The Art and Culture of the Hip Hop DJ

May 19, 2012

Raleigh News & Observer

As a classically trained violinist and music scholar, UNC-CH professor Mark Katz might seem an unlikely choice to champion hip-hop and DJ culture in the hallowed halls of academia.

But Katz’ new book, “Groove Music: The Art and Culture of the Hip-Hop DJ,” is likely to change a lot of perceptions. The result of five years of intensive research, the book aims to bring the art of the hip-hop DJ – sometimes called turntablism – to students, scholars and anyone else interested in this musical form.

Katz joined the UNC music faculty in 2006 and was recently elected chair of the department; he will begin his five-year term this summer. In addition to the book, Katz teaches several classes related to DJ culture and the use of turntables as musical composition tools. Speaking from his office in Hill Hall – next to a shiny new Technics turntable rig – Katz discussed musical open-mindedness, teaching DJ classes and wandering Tokyo dance clubs at 3 am.

Q: How did the book project get started in the first place?

Well, my Ph.D. dissertation was called “The Phonograph Effect,” and it was about the influence of sound recording on musical life in the early 20th century. Then in 2004 I wrote a book, “Capturing Sound,” that expanded on the topic – about how technology has changed music generally. One of the chapters in that book was about DJ battles, and a friend of mine said, you know, you could really write a whole book on this.

Q: How did you first get interesting in hip-hop and DJ music? Was it strictly a scholarly pursuit, or were you listening already?

A combination of both, but it goes pretty far back. I remember hearing Herbie Hancock’s “Rockit” in 1983, and that was the first time I’d heard scratching. That was GrandMixer DXT, by the way, who I interview in the book. I got interested in the idea of scratching, but it seemed like just a fad. I thought about learning to scratch the same way I thought about learning to break dance, or wearing those red leather pants like the guy in Loverboy. So it was at that level.

Later on, when I started really studying it, what impressed me is how musically open-minded these DJs are. It’s not just about hip-hop. DJ Shadow calls it an “omnigenre.” It’s not just one genre. It’s all genres.

Q: The book digs into the global nature of DJ culture these days. Did you do a lot of traveling in your research?

Yeah, I spent a lot of time in San Francisco and L.A. and New York. I’ve been to London, and I spent nine days in Tokyo talking to Japanese DJs. I went to a lot of battles and that’s what’s really memorable – hanging out with these DJs.

I went out with one DJ in Tokyo as he made his rounds of the clubs, and of course everything starts after midnight. It was great, but at every club, people were buying us drinks, and of course you don’t want to be rude. All of a sudden, a table full of shot glasses. Boy, that was not easy.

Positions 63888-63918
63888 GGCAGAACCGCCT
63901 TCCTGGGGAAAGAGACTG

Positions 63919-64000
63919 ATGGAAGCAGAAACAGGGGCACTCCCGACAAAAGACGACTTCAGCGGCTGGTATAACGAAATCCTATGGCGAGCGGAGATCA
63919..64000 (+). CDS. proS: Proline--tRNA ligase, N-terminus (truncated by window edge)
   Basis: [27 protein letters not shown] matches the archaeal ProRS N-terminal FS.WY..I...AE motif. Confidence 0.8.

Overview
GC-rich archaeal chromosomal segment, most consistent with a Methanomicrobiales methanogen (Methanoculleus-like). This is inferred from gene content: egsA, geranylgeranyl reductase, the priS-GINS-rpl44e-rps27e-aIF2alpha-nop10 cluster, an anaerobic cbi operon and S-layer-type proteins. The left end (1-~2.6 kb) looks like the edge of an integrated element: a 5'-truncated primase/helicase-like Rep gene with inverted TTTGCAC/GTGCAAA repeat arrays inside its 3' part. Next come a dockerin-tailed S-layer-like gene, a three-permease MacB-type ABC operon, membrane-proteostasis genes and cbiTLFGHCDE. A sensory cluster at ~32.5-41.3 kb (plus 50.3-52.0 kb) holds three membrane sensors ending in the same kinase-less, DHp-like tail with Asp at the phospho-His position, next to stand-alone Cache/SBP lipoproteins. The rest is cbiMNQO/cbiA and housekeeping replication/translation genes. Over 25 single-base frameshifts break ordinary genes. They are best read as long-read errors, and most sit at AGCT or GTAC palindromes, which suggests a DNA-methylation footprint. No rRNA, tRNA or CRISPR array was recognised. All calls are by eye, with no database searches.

Q: That’s a young man’s game!

Exactly, and I’m not a young man! It’s funny, the most I ever drink is when I’m doing my research. But the DJ culture in Japan is amazing. There are more vinyl record stores there than New York and San Francisco combined.

Then in New York, I interviewed Grand Wizzard Theodore, who essentially invented scratching. He drove me around the Bronx and showed me where he grew up, where this battle happened, where he developed his scratch.

Q: Is the book intended for an academic audience or a more general readership?

Actually, both. That’s been a real challenge. The idea was to write a book that scholars will respect and everyone else will read. I want to be rigorous and do good research, with solid documentation and argumentation. But I want to reach out to a broad audience.

Q: You’ve also taught quite a few classes at UNC on DJ culture, right?

Yes, I bring DJs in to demonstrate and have students make playlists and go out to battles. I try to integrate my research and my teaching, and the students are really into it.

Actually, the class that I’m going to be teaching next spring is going to have a turntable lab. I got some grant money for turntables, so the students will have a lab section and learn some basic DJ skills. As far as I know, this is one of the first classes for credit at a major university that actually teaches DJ skills.

Q: Do you have plans for more classroom things down the line?

What I’d like to do is develop classes in performance and composition that don’t require the ability to read musical notation, and that are in tune with popular style of today. I’ve done a class on beat making – I team-taught that with a DJ. The students bring in their laptops and are making beats, and that’s essentially a composition class. I’d like to get a rap lab started, where students would write rhymes and perform. It’s a whole initiative that I’d like to get off the ground, to expand the scope of music instruction.

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